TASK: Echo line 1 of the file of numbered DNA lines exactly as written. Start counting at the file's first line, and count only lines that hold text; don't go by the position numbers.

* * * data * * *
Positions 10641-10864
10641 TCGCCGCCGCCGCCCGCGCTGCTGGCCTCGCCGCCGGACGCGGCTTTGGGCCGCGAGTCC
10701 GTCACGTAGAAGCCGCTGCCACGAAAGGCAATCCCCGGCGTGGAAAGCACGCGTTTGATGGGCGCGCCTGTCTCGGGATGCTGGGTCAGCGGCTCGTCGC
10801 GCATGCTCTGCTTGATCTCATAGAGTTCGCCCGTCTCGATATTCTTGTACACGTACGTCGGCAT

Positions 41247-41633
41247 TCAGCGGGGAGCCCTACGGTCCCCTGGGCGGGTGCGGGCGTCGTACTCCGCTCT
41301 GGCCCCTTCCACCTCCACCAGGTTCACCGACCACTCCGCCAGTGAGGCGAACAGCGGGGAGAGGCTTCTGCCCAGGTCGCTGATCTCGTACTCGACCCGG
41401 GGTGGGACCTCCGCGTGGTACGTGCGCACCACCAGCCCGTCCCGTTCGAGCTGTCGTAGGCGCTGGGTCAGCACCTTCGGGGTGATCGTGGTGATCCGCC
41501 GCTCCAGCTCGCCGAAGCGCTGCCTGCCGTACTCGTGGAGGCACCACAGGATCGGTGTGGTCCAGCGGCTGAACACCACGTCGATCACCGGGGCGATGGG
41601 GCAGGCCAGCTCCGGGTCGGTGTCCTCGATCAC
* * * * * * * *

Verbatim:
Positions 10641-10864